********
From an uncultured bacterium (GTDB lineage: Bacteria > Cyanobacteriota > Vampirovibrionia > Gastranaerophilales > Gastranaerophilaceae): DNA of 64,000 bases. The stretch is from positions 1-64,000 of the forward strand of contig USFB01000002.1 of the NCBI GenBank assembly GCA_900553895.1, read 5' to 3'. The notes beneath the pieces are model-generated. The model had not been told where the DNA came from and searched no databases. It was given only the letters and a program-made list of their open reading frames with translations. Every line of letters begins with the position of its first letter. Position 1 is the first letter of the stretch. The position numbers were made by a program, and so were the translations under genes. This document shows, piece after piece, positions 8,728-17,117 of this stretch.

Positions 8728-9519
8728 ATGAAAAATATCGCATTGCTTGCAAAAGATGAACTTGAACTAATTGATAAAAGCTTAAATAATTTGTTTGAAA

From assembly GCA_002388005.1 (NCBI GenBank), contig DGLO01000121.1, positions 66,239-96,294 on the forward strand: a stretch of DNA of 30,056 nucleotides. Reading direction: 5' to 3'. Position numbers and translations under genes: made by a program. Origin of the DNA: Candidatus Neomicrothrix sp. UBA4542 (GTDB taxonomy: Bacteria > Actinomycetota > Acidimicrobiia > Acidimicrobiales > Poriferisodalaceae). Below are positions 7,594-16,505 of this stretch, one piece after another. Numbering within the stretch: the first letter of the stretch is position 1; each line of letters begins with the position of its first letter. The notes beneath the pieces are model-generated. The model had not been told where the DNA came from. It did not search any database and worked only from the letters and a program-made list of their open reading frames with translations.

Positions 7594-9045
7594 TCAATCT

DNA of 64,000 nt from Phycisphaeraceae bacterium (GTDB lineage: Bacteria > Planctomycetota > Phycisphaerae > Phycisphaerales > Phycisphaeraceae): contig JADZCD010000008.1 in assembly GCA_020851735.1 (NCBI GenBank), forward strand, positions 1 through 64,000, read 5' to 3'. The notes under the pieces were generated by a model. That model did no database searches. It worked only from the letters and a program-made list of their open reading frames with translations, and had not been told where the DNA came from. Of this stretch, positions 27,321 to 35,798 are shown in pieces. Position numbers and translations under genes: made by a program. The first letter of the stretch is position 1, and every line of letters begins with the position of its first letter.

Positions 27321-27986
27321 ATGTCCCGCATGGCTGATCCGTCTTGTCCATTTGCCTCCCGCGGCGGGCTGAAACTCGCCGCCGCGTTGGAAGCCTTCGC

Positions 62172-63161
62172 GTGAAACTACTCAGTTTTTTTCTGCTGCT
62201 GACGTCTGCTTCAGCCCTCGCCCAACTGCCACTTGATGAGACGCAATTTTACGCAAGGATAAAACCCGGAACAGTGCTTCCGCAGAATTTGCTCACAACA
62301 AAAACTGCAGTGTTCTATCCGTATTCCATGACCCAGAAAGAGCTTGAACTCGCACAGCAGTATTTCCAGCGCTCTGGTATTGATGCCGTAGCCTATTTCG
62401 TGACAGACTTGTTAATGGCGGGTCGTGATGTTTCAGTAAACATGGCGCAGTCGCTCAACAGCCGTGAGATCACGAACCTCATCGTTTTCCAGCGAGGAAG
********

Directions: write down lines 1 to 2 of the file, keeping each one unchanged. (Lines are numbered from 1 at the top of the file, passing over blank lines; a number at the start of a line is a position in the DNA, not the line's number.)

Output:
From an uncultured bacterium (GTDB lineage: Bacteria > Cyanobacteriota > Vampirovibrionia > Gastranaerophilales > Gastranaerophilaceae): DNA of 64,000 bases. The stretch is from positions 1-64,000 of the forward strand of contig USFB01000002.1 of the NCBI GenBank assembly GCA_900553895.1, read 5' to 3'. The notes beneath the pieces are model-generated. The model had not been told where the DNA came from and searched no databases. It was given only the letters and a program-made list of their open reading frames with translations. Every line of letters begins with the position of its first letter. Position 1 is the first letter of the stretch. The position numbers were made by a program, and so were the translations under genes. This document shows, piece after piece, positions 8,728-17,117 of this stretch.

Positions 8728-9519